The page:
I trust the message of this image is obvious to Newspaper Rock readers. The swastika belongs to "skins" (Indians), not skinheads (Nazis).
Some of the many answers (edited slightly to increase readability):
This symbol was used on Navajo Rugs long before Hitler was born.
... in [a] heart beat. I would rep this so hard...
I don't think I could wear it Ryan, I know that Indians had it first, but just what the Nazis turned the symbol into and all the hate that it resonated, nah, I wouldn't wear it.
I get it, but I'd still like it better if it just said SKIN. I'd sport it, I've seen Natives reclaiming it all over the place lately. Don't be scared to offend, it's an educational piece. It's woven in our baskets from hundreds of years ago.
I support reclaiming the swastika for its pre-20th century meanings, but nope, don't like getting beat up.
Traditional Indians might get it, but nobody else would. Sometimes I hate giving a dissertation on a t-shirt.
How much are they?
Naaaaaaaaaaa...wouldn't want to misidentified as a Nazi.
I'd say no. I'll probably get my ass shot down for this, but: the dominant culture has no idea the symbol was used in either Native America or Asia long before the NAZIs, and the NAZIs are in recent memory. Education is awesome, but I think I'd get a fist in my face before anyone asked me what I was wearing--exacerbated by the fact that I don't look like a Plains Indian, which I think is the only kind of Native non-Natives are aware of....
It is a Nazi symbol now...I don't think we can take it back....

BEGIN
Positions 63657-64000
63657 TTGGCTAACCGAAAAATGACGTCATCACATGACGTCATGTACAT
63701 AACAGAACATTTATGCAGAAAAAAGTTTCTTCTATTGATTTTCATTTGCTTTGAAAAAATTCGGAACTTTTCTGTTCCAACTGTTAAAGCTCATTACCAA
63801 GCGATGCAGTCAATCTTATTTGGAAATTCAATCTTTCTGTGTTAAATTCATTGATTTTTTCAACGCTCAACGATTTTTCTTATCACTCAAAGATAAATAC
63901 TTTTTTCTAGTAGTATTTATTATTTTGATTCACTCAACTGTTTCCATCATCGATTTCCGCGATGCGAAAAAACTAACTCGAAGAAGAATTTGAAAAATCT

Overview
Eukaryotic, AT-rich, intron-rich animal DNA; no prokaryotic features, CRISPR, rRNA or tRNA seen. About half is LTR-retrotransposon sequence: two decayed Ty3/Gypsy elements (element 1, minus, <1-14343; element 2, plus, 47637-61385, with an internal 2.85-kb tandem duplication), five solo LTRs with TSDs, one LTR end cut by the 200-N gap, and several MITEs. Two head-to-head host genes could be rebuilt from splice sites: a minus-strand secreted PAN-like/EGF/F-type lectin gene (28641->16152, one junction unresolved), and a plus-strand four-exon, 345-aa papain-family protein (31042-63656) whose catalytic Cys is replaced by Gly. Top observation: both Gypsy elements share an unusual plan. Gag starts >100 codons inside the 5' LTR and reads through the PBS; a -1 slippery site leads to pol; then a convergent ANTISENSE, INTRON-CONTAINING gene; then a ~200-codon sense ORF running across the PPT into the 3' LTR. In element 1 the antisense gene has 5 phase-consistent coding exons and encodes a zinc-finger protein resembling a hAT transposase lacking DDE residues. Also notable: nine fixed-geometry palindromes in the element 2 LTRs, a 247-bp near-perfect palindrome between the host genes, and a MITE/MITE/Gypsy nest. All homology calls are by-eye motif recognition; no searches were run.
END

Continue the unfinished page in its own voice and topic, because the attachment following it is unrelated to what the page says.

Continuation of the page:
No Ryan, I would not wear that. Hitler totally ruined the meaning of that symbol, regardless of who used it first.
For those who don't know it, a brief history of the swastika:
The symbol has an ancient history, appearing on artifacts from Indo-European cultures such as the Indo-Aryans, Persians, Hittites, Slavs, Celts and Greeks, among others. The earliest consistent use of swastika motifs in the archaeological record date to the Neolithic.
Native American traditions
The swastika shape was used by some Native Americans. It has been found in excavations of Mississippian-era sites in the Ohio valley. It was widely used by many southwestern tribes, most notably the Navajo.
As the symbol of Nazism
The use of the swastika was associated by Nazi theorists with their conjecture of Aryan cultural descent of the German people. Following the Nordicist version of the Aryan invasion theory, the Nazis claimed that the early Aryans of India, from whose Vedic tradition the swastika sprang, were the prototypical white invaders. It was also widely believed that the Indian caste system had originated as a means to avoid racial mixing.
I posted this response to Red Corn's poll:
If you want to tell people that the swastika is an ancient Native symbol, I think you need a more informative design. Most people won't get the message from this.
If Red Corn thinks a t-shirt is enough to reclaim the swastika, I'd have to disagree. You might be able to reclaim it with a massive PR campaign lasting decades--i.e., long enough to overcome the taint of Nazism. But would it be worth the expense and effort? Probably not.
I'd say continue using the swastika on Navajo rugs and other Native art. When used it in this manner, the art gives it context. It informs viewers that it's a Native symbol, not a Nazi symbol.
But don't wear a single swastika with an oblique message and expect people to get it. Even after you explain yourself, they may not believe you. They'll probably think you're pretending to honor the Native symbol so you can parade your Nazism in public.
For more on the subject, see Swastikas = Mascots at UND.
Below: "Basketball team on Home 1 Steps, 1909. This photograph is part of a series of glass plate negatives used by the Chilocco Indian School print shop in publishing the Indian School Journal."